China’s adults have discovered a new passion on the internet. This time it is the art of colouring-in line drawings. Johanna Basford’s Secret Garden: An Inky Treasure Hunt and Colouring Book is making it big time. This is not surprising given that a million copies have sold in 14 languages. “I bought the book for my kid, but it turns out I am the one addicted to it,” a mother told the media.
Secret Garden is Not for Children
“This [secret garden book]is not designed for children,” an online shopping manager added. “Children don’t have the concentration and patience needed to finish such a book.” Wu Lei only discovered how well it was selling when he investigated why orders for his 90-piece colour pencil set had rocketed.
A Significant Day for Online Shopping
Before the advent of internet and mobile people, especially in rural areas followed simpler, pleasurable pastimes in which they cultivated their creativity. For a moment, the World Wide Web came down to humanity’s level, and gave back the individuality it took away in the form of an invitation to a Secret Garden.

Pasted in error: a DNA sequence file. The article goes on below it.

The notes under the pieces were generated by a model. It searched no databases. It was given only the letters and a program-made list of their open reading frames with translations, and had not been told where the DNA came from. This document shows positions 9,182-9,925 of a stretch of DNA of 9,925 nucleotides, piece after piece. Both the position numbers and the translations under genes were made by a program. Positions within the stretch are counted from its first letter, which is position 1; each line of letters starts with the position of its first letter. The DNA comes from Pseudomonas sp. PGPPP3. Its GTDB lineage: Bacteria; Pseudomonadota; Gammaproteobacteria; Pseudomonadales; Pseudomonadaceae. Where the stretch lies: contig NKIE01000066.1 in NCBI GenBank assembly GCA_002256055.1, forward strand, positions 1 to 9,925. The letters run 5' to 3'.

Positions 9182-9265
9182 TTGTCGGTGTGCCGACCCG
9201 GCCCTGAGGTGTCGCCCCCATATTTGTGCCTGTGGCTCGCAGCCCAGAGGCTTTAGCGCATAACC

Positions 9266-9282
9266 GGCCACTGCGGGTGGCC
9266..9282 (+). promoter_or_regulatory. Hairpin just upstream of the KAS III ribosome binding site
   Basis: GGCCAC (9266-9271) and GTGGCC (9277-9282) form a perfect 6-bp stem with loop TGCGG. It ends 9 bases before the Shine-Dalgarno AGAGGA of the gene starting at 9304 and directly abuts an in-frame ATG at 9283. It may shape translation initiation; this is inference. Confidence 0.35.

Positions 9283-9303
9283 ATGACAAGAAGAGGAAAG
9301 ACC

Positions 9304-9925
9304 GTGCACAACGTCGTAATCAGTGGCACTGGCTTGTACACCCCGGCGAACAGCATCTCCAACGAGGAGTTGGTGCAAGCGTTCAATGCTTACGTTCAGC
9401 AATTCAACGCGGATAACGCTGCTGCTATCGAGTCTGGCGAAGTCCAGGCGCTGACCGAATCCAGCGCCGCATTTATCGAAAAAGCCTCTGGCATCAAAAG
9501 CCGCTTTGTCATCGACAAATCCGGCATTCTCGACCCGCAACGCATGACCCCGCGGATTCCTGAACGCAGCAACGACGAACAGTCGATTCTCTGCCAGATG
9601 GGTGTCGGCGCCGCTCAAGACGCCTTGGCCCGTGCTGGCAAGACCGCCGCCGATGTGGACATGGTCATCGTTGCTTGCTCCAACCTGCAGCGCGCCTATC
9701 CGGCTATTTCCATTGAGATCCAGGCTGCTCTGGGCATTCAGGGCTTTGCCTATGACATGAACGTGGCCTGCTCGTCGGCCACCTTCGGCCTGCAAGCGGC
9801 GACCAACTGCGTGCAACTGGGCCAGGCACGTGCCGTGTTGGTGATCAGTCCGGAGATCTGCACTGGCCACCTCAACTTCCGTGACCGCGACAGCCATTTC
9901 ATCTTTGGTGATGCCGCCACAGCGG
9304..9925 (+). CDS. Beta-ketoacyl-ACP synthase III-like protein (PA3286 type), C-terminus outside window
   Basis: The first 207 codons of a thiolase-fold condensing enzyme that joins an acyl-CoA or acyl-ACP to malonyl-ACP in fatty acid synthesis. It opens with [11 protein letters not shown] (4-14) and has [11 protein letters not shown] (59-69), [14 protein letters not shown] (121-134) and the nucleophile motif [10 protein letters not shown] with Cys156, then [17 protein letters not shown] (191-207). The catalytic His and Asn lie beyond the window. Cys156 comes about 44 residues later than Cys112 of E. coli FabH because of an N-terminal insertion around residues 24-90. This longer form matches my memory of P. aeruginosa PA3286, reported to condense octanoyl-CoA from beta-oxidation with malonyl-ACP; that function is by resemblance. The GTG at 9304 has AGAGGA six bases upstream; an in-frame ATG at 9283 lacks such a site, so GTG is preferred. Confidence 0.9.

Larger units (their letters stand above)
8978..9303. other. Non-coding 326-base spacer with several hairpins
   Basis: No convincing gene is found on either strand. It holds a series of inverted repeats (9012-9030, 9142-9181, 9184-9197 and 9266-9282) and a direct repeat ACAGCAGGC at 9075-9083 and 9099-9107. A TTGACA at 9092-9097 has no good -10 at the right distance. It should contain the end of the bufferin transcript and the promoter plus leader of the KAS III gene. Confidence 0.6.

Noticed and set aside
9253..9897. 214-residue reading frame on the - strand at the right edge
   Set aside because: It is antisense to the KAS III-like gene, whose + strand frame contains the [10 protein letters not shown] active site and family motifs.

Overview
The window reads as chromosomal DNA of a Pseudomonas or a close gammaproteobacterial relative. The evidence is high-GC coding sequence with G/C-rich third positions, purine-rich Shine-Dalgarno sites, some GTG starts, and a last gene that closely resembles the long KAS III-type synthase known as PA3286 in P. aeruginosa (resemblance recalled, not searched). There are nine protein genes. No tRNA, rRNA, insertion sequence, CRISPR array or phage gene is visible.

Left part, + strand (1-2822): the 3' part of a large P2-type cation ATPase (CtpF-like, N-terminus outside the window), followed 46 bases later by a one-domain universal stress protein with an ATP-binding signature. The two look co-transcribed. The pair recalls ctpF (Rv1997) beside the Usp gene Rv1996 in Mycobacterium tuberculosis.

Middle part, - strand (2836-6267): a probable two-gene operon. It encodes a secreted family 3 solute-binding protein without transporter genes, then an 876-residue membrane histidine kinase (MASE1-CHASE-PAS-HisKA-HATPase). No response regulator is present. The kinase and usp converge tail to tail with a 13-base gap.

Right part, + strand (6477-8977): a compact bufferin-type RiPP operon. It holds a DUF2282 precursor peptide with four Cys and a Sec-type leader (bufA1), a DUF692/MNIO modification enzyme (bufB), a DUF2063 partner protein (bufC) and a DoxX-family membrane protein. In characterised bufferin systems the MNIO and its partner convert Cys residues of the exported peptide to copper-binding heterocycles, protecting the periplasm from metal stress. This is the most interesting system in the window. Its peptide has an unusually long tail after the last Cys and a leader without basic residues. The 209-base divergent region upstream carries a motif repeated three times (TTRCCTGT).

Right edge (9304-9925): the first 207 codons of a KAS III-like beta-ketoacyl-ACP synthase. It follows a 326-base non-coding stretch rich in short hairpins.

Psychologists and sociologists think that colouring-in books bring peace of mind and tap latent creativity. “By simply filling in the colours, I feel as fulfilled as if I had sculpted the Venus de Milo,” one budding artist wrote in a review. “I am bad at drawing but I feel so confident after using the book … however, it is a huge project. It has taken me a whole afternoon to complete one third of a page of my Secret Garden.”
Social Media and Secret Gardening
Social pages helped the Secret Garden rise to prominence as artists posted their creations and friends praised them. A social scientist has commented that this adds to the sense of achievement, and attracts others to try their hand. That is all for today. I have another job to do. I am off to my Secret Garden to colour it in.